"On a motion to dismiss a cause of action pursuant to CPLR 3211(a)(5) on the ground that it is barred by the statute of limitations, a defendant bears the initial burden of establishing, prima facie, that the time in which to sue has expired" (Benn v Benn, 82 AD3d 548, 548 [1st Dept 2011]). To meet its burden, "the defendant must establish, inter alia, when the plaintiff's cause of action accrued" (Cottone v Selective Surfaces, Inc., 68 AD3d 1038, 1041 [2d Dept 2009]). The breach of contract and joint venture claims "accrue[] at the time of the breach," even in the event that the damages do not accrue until a later date (Ely-Cruikshank Co. v Bank of Montreal, 81 NY2d 399, 402 [1993]). A breach of fiduciary duty claim accrues where the fiduciary openly repudiates his or her obligation — i.e., once damages are sustained (IDT Corp. v Morgan Stanley Dean Witter & Co., 12 NY3d 132, 140 [2009]). The statute of limitations on a breach of contract or joint venture cause of action is six years (see CPLR 213[2]; Eskenazi v Schapiro, 27 AD3d 312, 315 [1st Dept 2006]). The statute of limitations on a breach of fiduciary duty claim is three years where (as here) money damages are sought (see IDT Corp., 12 NY3d at 139; see also CPLR 213[1], 214[4]; Kaufman v Cohen, 307 AD2d 113, 118 [1st Dept 2003]).

This action was commenced within both limitations periods, because defendants "had a recurring obligation to pay plaintiff his . . . share of the profits generated by" the joint venture. (Knobel v Shaw, 90 AD3d 493, 494 [1st Dept 2011] [internal quotation marks omitted]; see also Bulova Watch Co. v Celotex Corp., 46 NY2d 606, 611 [1979]). A new claim accrued when the obligation to do so was allegedly breached in 2013.

Defendants' reliance on Welwart v Dataware Elecs. Corp. (277 AD2d 372 [2d Dept 2000]) is misplaced. There, the basis of the plaintiff's claim was that the defendants had breached a 1981 agreement to issue to him shares of common stock in a closely-held corporation with which he was then employed; relatedly, he claimed a right to the dividends issued on those shares of stock that he said he had been promised. Thus, the right of the plaintiff in Welwart to claim payment of dividends was dependent on the issuance of shares of stock in his name, so it was the earlier failure to issue shares that constituted the accrual of the breach claim.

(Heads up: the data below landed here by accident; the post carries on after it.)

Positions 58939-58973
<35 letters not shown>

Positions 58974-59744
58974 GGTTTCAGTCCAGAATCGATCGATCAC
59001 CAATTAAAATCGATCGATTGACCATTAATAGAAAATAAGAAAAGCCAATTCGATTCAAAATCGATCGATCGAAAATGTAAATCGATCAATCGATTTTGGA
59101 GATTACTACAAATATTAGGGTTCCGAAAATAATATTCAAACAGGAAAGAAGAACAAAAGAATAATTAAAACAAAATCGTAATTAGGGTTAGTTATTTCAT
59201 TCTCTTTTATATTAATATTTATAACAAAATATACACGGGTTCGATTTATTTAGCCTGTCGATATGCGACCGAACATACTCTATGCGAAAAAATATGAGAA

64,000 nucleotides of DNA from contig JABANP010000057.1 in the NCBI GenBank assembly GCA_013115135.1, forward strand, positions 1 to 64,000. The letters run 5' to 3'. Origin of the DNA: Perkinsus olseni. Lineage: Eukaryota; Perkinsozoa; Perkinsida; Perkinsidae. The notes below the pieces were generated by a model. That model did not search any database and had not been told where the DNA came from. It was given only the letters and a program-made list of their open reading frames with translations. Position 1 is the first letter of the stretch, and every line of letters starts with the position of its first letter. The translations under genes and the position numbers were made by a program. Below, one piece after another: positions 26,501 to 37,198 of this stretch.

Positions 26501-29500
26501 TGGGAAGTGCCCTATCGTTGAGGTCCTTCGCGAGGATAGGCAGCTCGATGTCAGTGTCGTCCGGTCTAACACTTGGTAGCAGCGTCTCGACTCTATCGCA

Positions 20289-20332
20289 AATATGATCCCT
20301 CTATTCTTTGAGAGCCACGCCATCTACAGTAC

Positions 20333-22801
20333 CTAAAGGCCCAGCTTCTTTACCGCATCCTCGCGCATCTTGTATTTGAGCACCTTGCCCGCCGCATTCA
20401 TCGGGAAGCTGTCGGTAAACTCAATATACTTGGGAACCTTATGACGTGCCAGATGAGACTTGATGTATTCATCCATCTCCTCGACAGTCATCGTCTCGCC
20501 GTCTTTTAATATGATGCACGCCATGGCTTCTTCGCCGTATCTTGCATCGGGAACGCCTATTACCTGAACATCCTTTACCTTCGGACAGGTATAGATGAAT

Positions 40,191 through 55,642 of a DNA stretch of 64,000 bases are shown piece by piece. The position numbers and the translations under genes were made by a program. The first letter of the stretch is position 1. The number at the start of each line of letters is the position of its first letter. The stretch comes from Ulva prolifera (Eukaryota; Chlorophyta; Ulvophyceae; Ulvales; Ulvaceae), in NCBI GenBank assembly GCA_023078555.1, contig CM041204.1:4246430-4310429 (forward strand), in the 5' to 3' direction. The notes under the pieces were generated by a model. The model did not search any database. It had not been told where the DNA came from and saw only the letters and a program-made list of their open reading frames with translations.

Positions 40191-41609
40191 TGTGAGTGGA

Here, in contrast, plaintiff's claimed rights to payment are not tied to or dependent on [*5]issuance of any physical document attesting to his investment in the venture; the damages as alleged are not, as defendants argue, the result of a failure to issue, in plaintiff's name, shares in the joint venture in 2001. His claimed right to payment from the proceeds of the 2013 sale is based on his investment and the resultant ownership interest, and that right to payment accrued at the time of the 2013 sale, not at the time plaintiff made his original investment.

Defendants remain free to attempt to establish that, as they claim, plaintiff does not possess the ownership interest or related rights he claims. But, the alleged investment agreement, and the ownership rights that it allegedly created, are not dependent as a matter of law on the issuance, or the failure to issue, a document establishing his ownership stake, as was the case in Welwart. The challenged claims relating to the sale to Rosneft accrued not in 2001, or 2003, but in 2013, and are therefore timely.

Accordingly, the order of the Supreme Court, New York County (Saliann Scarpulla, J.), entered December 2, 2015, which, to the extent appealed from, denied defendants' motion to dismiss the first three causes of action in the amended complaint on statute of limitations grounds, should be affirmed, without costs.

All concur.

Order, Supreme Court, New York County (Saliann Scarpulla, J.), entered December 2, 2015, affirmed, without costs.

Opinion by Saxe, J. All concur.

Friedman, J.P., Andrias, Saxe, Richter, Kahn, JJ.






Footnote 1: Specifically, defendants were concerned about negative press surrounding a criminal investigation into one of plaintiff's former business associates. Ultimately, plaintiff was cleared of any wrongdoing.

Footnote 2: Plaintiff does not challenge the portion of the order dismissing plaintiff's fraud claim on the ground that it accrued in 2003.